How I Got VC Money: Greg Hinote
CEO: Greg Hinote
Company: The School Co., in Nashville
Business: Helps educational institutions unlock equity assets in existing buildings through sale/leaseback transactions or refinancing
Number of employees: 7
1999 revenues: $0
Stage of financing: Seed
Venture capital firm: Cahill-Warnock & Co.
Amount: $2 million, broken into distributions of $500,000 every six months, contingent on the company's meeting predetermined milestones
Equity taken by VC: Between 20% and 30%
Ace in the hole: VC acted as cofounder
"Our funding has a different look from that of most VC transactions. For starters, it's real seed money as opposed to first-stage money. It was intended to finance a research-and-development period in which we'd look at sale/leaseback and other equity opportunities throughout the education industry. Second, we're a nontech company. And third, our VC, David Warnock of Cahill-Warnock, in Baltimore, is a cofounder of the business.
"I met David through a friend of mine who has a lot of institutional investment experience. David came to Nashville in the summer of 1998 to visit a company whose board he sits on, and the three of us had lunch. We were talking about the School Co.'s predecessor, a builder/developer of educational facilities, in which I was an investor, and what an impediment to growth real estate capital is for the education industry. As an institutional investor in a lot of education operators, David knows firsthand about how inefficient it is to tie up your capital in bricks and mortar. So we began brainstorming about how we could help educational institutions roll those real estate assets off their balance sheets. David called me the next day and said, 'Wow. I think this is a great idea. Do you think there's a viable business here? I could put up some seed capital, and you could put together three or four people and really look at this market.'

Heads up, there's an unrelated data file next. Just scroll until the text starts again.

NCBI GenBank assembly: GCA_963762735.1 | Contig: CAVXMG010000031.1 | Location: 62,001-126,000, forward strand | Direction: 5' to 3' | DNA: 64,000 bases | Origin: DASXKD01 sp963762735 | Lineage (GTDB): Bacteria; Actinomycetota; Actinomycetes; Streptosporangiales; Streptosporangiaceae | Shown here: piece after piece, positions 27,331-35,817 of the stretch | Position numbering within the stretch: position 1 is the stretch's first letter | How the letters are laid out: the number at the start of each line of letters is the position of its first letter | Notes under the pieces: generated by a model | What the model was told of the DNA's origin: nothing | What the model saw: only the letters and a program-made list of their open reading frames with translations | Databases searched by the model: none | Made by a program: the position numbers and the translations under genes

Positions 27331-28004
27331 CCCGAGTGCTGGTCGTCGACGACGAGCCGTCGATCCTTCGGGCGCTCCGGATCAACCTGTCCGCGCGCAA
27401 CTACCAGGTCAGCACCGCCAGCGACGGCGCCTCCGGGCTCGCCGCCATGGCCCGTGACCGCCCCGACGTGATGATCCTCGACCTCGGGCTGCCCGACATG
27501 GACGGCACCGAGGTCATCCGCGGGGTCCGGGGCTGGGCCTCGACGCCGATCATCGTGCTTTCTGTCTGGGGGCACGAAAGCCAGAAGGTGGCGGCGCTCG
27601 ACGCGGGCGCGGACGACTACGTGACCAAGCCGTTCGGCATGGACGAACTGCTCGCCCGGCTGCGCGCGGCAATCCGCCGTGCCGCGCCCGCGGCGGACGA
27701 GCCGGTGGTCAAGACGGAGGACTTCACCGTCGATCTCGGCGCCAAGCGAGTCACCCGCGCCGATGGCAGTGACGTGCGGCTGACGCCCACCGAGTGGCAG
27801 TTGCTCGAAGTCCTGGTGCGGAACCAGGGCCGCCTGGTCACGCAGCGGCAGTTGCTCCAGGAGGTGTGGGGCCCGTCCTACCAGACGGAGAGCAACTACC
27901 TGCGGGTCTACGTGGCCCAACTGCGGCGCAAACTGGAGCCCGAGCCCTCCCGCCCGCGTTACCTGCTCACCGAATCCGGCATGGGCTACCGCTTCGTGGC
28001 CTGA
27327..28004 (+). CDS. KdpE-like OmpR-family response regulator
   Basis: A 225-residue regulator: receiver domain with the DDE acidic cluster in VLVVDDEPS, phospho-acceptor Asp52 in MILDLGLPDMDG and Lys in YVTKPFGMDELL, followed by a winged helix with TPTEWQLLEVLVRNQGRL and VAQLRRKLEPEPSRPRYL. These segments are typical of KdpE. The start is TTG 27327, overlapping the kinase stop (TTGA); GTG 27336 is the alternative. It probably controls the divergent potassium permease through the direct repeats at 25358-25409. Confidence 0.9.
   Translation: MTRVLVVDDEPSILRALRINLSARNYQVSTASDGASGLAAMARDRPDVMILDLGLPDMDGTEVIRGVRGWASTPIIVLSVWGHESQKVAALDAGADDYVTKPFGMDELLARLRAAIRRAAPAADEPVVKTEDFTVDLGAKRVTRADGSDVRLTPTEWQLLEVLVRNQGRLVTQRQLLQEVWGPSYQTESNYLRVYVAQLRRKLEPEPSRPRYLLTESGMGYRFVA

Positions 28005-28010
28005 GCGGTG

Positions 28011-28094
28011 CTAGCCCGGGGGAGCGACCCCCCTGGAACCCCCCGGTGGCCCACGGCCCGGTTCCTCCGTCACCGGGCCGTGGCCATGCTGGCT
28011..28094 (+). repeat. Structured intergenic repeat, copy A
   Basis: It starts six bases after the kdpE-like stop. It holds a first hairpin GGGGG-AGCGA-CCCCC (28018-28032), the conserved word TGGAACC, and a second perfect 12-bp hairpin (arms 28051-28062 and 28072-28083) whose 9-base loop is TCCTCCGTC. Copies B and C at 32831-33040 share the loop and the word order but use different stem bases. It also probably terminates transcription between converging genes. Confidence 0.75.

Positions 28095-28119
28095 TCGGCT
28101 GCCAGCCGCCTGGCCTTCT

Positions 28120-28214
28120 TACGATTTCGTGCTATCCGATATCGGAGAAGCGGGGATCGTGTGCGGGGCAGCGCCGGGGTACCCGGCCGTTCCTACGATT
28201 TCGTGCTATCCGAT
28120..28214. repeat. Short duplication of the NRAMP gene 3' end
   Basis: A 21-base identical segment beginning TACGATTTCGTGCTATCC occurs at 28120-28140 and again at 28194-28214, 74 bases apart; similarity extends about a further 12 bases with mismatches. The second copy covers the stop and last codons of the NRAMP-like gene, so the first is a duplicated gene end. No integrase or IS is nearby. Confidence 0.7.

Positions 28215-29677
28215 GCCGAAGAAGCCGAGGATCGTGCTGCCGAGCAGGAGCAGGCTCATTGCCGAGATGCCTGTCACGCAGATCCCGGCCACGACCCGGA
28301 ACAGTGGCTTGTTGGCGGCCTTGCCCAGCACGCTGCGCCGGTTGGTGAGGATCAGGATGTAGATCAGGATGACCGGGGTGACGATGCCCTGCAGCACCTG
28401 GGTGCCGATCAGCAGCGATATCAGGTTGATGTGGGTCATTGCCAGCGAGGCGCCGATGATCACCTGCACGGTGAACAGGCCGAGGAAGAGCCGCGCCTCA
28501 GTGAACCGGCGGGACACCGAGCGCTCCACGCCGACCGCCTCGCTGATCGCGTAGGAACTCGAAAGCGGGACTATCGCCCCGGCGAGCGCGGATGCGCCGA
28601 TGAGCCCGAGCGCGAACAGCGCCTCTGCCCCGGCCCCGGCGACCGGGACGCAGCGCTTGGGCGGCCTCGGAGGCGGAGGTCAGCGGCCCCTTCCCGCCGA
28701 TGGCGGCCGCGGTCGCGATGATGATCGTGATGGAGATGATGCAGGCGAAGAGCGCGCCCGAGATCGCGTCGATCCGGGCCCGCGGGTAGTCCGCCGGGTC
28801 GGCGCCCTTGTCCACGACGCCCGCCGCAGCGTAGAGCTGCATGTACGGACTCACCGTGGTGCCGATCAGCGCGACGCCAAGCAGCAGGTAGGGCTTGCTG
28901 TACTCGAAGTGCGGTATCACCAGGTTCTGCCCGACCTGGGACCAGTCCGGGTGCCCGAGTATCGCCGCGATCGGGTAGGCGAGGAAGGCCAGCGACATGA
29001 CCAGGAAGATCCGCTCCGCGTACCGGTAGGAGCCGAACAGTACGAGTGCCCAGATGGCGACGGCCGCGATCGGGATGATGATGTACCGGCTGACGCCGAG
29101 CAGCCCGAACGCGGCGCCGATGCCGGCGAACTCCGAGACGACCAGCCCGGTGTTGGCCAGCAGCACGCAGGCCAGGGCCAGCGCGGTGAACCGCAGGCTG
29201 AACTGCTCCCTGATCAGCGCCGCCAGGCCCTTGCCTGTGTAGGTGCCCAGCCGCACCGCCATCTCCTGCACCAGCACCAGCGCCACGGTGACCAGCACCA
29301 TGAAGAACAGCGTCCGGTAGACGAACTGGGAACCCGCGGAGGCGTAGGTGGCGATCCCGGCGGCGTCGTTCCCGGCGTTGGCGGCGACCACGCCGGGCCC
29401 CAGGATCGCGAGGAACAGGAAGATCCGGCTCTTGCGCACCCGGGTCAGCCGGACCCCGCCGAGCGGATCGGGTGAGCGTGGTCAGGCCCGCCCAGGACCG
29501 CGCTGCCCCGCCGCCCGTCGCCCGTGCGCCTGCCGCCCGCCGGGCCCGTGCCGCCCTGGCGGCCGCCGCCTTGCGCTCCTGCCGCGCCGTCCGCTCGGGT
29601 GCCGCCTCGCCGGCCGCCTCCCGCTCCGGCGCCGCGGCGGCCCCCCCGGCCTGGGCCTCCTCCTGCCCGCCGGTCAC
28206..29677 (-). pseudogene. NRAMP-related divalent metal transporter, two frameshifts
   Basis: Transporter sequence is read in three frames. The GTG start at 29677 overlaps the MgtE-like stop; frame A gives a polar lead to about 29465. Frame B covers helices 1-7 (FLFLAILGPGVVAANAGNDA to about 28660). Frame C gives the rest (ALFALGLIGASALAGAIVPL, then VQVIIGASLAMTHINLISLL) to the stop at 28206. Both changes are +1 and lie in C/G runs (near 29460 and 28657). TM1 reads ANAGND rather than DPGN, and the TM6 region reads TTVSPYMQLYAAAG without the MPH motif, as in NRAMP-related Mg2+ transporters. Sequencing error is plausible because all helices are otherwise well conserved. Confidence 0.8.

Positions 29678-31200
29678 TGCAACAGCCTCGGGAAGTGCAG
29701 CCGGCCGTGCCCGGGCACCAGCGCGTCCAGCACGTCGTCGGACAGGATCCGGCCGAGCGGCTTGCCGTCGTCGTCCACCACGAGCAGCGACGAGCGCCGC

"Of course, before we actually pulled the trigger on the first half million, David and I completed a business plan together by phone, e-mail, and visits. That took about three months. I talked with operators to figure out pricing and to see if our concept would be marketable to equity investors on the real estate side. I agreed to run the company on a daily basis and also to put some of my own money into the effort -- not because we needed more cash but as a sign of management's commitment. David's role would be to serve on the board. By early November of 1998, we had our first $500,000 installment.
"Today we have a couple hundred million dollars' worth of real estate transactions in the pipeline, and we're in the capital markets raising money to fund at least $50 million of that. There's no question about it -- we're one of the lucky ones. We're especially lucky when you consider that as a general rule, it's tough to get operating company VC-type returns on a real estate transaction." --From an interview with Thea Singer
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